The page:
3
$\begingroup$

If $L_1$ and $L_2$ are both non-decidable languages (Not decidable, so can be SD or $\lnot$SD), is it possible that $L_1-L_2$ is regular and $L_1-L_2\neq\phi$, where $\phi$ is the empty set?

What's a good way of tackling this question? Me and some classmates have been stuck on this question for a while, and this was the best we've got:

It should be possible given the following example:

Let $L_1=H\cup a^*$ and $L_2=H$, where $H=\{<M,w>:$ Turing machine $M$ halts on $w$$\}$, so $L_1-L_2=L_1\cap \lnot L_2=(H\cup a^*)\cap \lnot H=\lnot H\cap a^* = a^*$ which is regular. (we are saying $H$ does not contain $a^*$, so $\lnot H$ must contain $a^*$, hence why the intersection gives $a^*$.)

But we are not confident this is correct due to the last part with the intersection does not feel right. What's the answer to this question?

$\endgroup$
3
$\begingroup$

Your example almost works. You need to make sure that the regular part is disjoint from the non-decidable part.

Suppose our alphabet has at least two symbols, say $a$ and $b$. Consider any undecidable langauge $H$, for example the halting set, and define $$L_2 = \lbrace b w \mid w \in H\rbrace$$ and $$L_1 = L_2 \cup \lbrace a \rbrace.$$ Now it is obvious that $a \not\in L_2$ because all words in $L_2$ start with $b$. Also, $L_2$ and $L_1$ are undecidable because there are easy reductions from $H$ to them, and back. And of course we have $$L_1 \setminus L_2 = \{a\},$$ which is decidable. You can make the example more complicated by taking any decidable langauge $D$ and define $L_2$ as before, but change $L_1$ to $$L_1 = L_2 \cup \{a w \mid w \in D\}.$$ This way $L_1 \setminus L_2$ is computably isomorphic to $D$.

$\endgroup$
  • $\begingroup$ Thank you so much for the reply and your detailed explaination! :) $\endgroup$ – Pengibaby Nov 21 at 19:51
2
$\begingroup$

As you suspected, it can happen that $L_1-L_2\not=a^*$. The assumption that $H$ does not contain $a^*$ does not imply that $\lnot H$ must contain $a^*$. For example, if $H\cap a^*= \{a^2\}$, then $\lnot H$ does not contain $a^2$, let alone $a^*$.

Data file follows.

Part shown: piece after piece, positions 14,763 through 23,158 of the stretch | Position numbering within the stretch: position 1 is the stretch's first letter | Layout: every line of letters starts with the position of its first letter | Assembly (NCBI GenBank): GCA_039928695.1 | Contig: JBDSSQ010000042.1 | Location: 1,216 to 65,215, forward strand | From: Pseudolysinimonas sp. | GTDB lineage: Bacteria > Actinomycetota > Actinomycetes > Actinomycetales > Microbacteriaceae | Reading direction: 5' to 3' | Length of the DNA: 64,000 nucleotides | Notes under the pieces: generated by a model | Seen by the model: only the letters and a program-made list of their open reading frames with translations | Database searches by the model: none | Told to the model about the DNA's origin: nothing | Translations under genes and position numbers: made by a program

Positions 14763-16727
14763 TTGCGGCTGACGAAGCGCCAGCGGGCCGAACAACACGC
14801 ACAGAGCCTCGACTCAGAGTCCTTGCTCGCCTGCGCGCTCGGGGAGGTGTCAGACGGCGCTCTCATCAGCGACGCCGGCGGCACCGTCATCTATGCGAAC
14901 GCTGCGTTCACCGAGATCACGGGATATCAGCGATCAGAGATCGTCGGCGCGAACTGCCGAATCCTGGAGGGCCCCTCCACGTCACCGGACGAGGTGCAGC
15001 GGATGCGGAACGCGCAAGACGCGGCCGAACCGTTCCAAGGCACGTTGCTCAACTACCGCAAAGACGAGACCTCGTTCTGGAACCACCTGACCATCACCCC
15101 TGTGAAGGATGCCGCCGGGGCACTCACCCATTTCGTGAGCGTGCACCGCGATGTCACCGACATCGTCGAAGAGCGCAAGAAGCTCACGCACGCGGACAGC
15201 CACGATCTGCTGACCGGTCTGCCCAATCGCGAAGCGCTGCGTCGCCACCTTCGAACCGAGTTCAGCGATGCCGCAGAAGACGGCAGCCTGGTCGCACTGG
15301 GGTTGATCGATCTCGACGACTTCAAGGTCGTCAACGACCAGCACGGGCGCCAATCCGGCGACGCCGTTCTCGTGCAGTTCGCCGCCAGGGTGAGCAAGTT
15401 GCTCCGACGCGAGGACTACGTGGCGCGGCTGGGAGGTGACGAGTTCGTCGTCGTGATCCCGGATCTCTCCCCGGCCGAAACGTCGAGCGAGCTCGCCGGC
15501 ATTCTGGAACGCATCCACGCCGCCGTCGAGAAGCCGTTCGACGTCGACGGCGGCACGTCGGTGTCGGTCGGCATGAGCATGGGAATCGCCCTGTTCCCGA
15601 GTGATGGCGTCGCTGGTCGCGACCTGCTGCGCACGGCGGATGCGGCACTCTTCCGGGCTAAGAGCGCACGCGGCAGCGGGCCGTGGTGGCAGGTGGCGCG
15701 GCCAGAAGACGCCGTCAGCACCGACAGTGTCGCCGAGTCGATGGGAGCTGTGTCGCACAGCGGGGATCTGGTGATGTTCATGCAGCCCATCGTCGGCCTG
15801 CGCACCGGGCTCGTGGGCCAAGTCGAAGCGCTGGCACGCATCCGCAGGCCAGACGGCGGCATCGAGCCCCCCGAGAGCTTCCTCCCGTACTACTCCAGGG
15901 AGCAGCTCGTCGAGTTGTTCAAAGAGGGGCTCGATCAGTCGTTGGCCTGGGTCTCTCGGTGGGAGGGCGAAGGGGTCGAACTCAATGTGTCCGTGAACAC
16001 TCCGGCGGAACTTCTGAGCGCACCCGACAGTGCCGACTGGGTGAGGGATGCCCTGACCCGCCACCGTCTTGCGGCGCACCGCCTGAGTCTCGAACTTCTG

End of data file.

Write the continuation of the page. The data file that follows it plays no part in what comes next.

The technique to arrive at a simple solution is to let the regular part be disjoint with $L_2$.

Here is the simplest way to find $L_2$ so that $L_1-L_2$ is undecidable, given any undecidable language $L_1$. Since $L_1$ is undecidable, it must contain at least one word. Let $w\in L_1$. Let $L_2$ be $L_1$ without $w$. Then $L_1-L_2=\{w\}$ is regular. You can check that $L_2$ is undecidable.


Exercise 1. (easy) Given an undecidable language $L_2$, find an undecidable language $L_1$ such that $L_1-L_2$ is regular.

Exercise 2. (easy) Give an example where the subtraction between two non-context-free languages is regular.

Exercise 3. (one or several minutes) Give any regular language $R$, find an example such that the subtraction between two undecidable languages is $R$.

$\endgroup$
  • $\begingroup$ Thank you for your response and clearing things up :) $\endgroup$ – Pengibaby Nov 21 at 20:19
2
$\begingroup$

Just take for $L_2$ an undecidable language of $a^*$ and take $L_1 = L_2 \cup \{b\}$. Then $L_2$ is also undecidable and $L_2 - L_1 = \{b\}$ is regular.

$\endgroup$
  • $\begingroup$ Thank you for your help! I really appreciate it :) $\endgroup$ – Pengibaby Nov 21 at 20:20
  • $\begingroup$ You're welcome. $\endgroup$ – J.-E. Pin Nov 21 at 20:57

Your Answer

By clicking “Post Your Answer”, you agree to our terms of service, privacy policy and cookie policy

Not the answer you're looking for? Browse other questions tagged or ask your own question.